Building Bridges Through Art
Aung Kyaw Tun (PI) and Daniel Ehrlich (Co-I), Inwa School of Performing Arts, Mandalay, Myanmar; and Pyae Sone Aung (Co-I), Yone Kyi Yar Knowledge Propagation Society, Mandalay, Myanmar
Supported by a P4P Medium Grant, this project tests the effect of using traditional Myanmar performance to organically stimulate dialogue between artists, the general population, and elected political representatives on the theme of deepening democracy. Historically, travelling zat pwe artists were the primary conduit of communication between politicians and people, able to reach the most remote rural areas; and they have remained vital and effective to this day.
Harnessing the continuing power and prevalence of travelling theatre troupes, the project creates original drama pieces in the classical form – themed on democratic ideas of tolerance, inclusiveness and equality – and tours them amongst audiences in Mandalay, for example at schools, progressive monasteries, and in public venues, as well as in the countryside. In order to evaluate reactions and responses to the democratic themes parlayed through zat pwe, the team at Inwa School of Performing Arts connected with social research organisation, Yone Kyi Yar, who distributed questionnaires, conducted surveys, and held focus groups with members of the audience as well as of the performing troupe.
The project team believe that communicating democratic ideas through a cultural and artistic medium can strengthen political reflection, dialogue, and change in Myanmar. But the project team were just as enthusiastic about using zat pwe to explore and remind people of the democratic values already enshrined in so many Myanmar traditions. The overall purpose is to engage people in a more participatory way in imagining and making their, and Myanmar’s, future.
Reflecting on the opportunities and challenges around this, the team noted in their application: “Arts have the unusual effect of presenting ideas emotionally and sometimes outside hardened preconceived positions. The population in Myanmar has been heavily supressed for generations by past governments. People have been intimidated to speak among themselves and in public on ideas that assert a bottom-up role for the general population. The ideas that a democratic nation will incorporate differing groups in a tolerant, inclusive and equal fashion is something the population needs to think about and agree upon. Will the artists be able to open up a freer dialogue so that all parties can understand how to work together to create the future that they want?”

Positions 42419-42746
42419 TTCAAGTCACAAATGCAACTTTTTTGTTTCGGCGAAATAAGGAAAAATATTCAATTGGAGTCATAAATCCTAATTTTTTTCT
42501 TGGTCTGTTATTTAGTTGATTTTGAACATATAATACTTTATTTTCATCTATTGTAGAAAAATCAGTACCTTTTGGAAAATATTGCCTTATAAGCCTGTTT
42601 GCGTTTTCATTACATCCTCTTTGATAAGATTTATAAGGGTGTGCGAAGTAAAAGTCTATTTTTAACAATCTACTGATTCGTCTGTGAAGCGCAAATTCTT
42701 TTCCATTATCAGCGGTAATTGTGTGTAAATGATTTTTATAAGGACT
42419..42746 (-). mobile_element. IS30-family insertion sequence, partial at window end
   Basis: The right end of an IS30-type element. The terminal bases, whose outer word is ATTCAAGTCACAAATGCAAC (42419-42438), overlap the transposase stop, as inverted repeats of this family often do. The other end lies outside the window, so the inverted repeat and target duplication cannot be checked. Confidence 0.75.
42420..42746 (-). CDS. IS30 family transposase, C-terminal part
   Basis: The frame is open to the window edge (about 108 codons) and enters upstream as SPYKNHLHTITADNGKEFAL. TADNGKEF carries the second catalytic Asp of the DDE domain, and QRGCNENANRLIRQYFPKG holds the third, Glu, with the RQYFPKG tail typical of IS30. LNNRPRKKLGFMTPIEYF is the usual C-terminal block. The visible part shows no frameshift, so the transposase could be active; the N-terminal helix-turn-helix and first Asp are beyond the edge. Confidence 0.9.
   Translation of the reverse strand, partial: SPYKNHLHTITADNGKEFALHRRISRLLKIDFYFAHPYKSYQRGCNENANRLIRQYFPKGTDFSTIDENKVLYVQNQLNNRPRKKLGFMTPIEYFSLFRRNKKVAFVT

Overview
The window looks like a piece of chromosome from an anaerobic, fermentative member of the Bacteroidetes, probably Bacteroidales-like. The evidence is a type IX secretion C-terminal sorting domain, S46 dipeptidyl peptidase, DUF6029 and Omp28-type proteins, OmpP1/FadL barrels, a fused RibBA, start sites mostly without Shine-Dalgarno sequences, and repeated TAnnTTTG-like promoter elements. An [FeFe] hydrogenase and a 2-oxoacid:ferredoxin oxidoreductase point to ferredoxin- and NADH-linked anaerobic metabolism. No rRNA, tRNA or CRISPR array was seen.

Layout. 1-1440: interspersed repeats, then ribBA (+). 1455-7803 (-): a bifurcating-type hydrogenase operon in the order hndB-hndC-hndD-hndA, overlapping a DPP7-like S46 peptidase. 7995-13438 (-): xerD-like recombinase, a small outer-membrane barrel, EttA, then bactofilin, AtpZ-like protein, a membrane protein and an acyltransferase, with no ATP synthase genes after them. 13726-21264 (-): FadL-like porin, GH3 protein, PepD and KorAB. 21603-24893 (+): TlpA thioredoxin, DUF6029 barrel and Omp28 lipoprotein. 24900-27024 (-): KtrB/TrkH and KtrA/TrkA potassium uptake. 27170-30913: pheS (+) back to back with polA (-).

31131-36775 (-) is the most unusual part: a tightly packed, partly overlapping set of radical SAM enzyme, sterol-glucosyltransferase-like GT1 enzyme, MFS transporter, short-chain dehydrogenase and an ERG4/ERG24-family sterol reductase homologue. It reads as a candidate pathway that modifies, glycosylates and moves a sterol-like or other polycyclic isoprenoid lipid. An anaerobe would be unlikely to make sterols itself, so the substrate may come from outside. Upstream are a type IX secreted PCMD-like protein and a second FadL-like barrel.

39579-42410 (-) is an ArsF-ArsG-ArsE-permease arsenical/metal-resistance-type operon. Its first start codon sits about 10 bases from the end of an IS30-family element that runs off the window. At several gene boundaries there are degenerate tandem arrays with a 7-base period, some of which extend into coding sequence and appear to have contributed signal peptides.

In creating, touring, and evaluating the dramatic pieces, Aung Kyaw Tun and his primary collaborator at Yone Kyi Yar, Pyae Sone Aung, are particularly interested to see how people are provoked by the seemingly distinct notions of responsibility and rights. For example: What are the boundaries of responsibility? What are the challenges to government, and to its citizens, in defining the responsibilities that support democratic rights? What is the citizen’s role in assuring a functioning democracy? Who is responsible for democratic malfunction; is it the citizens or the leaders, or both?
The first round of performances – based on the pre-colonial myay waing (ground circle) style – took place between March and April 2019 and was framed around an original drama piece on toleration. It was staged by graduates of Inwa School of Performing Arts 30 times in 18 towns across upper Kachin state, Taungoo district, and Naypidaw district – and drew enthralled audiences, whose focus group discussions yielded widespread enthusiasm for both the content and form of the performance. The second round of performances took place between June 2019 and April 2020, and engaged new and mainly urban audiences in performances framed around themes of inclusivity and social responsibility. Audiences reached between 300 and 500 people and took place in venues across Mandalay.
In answer to the question of how the plays and performances were received, Yone Kyi Yar’s analysis suggests that zat pwe and other classical forms are thought of as highly articulate forms of communication, able to convey ideas and meanings that resonate emotionally with audience members, even encouraging them to publicly express their own feelings about equality, tolerance, and inclusiveness.
Two key learnings of the project are that democracy is not new to Myanmar and its people, who regard it as faltering due to resistance by authorities or who themselves do not deem it a right; and that older performance styles, though increasingly rare, are still highly valued as mechanisms for bringing people together in a shared social, discursive, and imaginative space. For the performers, participating in the project gave them confidence to talk about socially potent topics in careful and interactive ways with larger groups of strangers – this is a learning they will carry through their future professional lives as performers.
For more information about the Inwa School of Performing Arts, and their Troupe Tours for Tolerance, visit their website.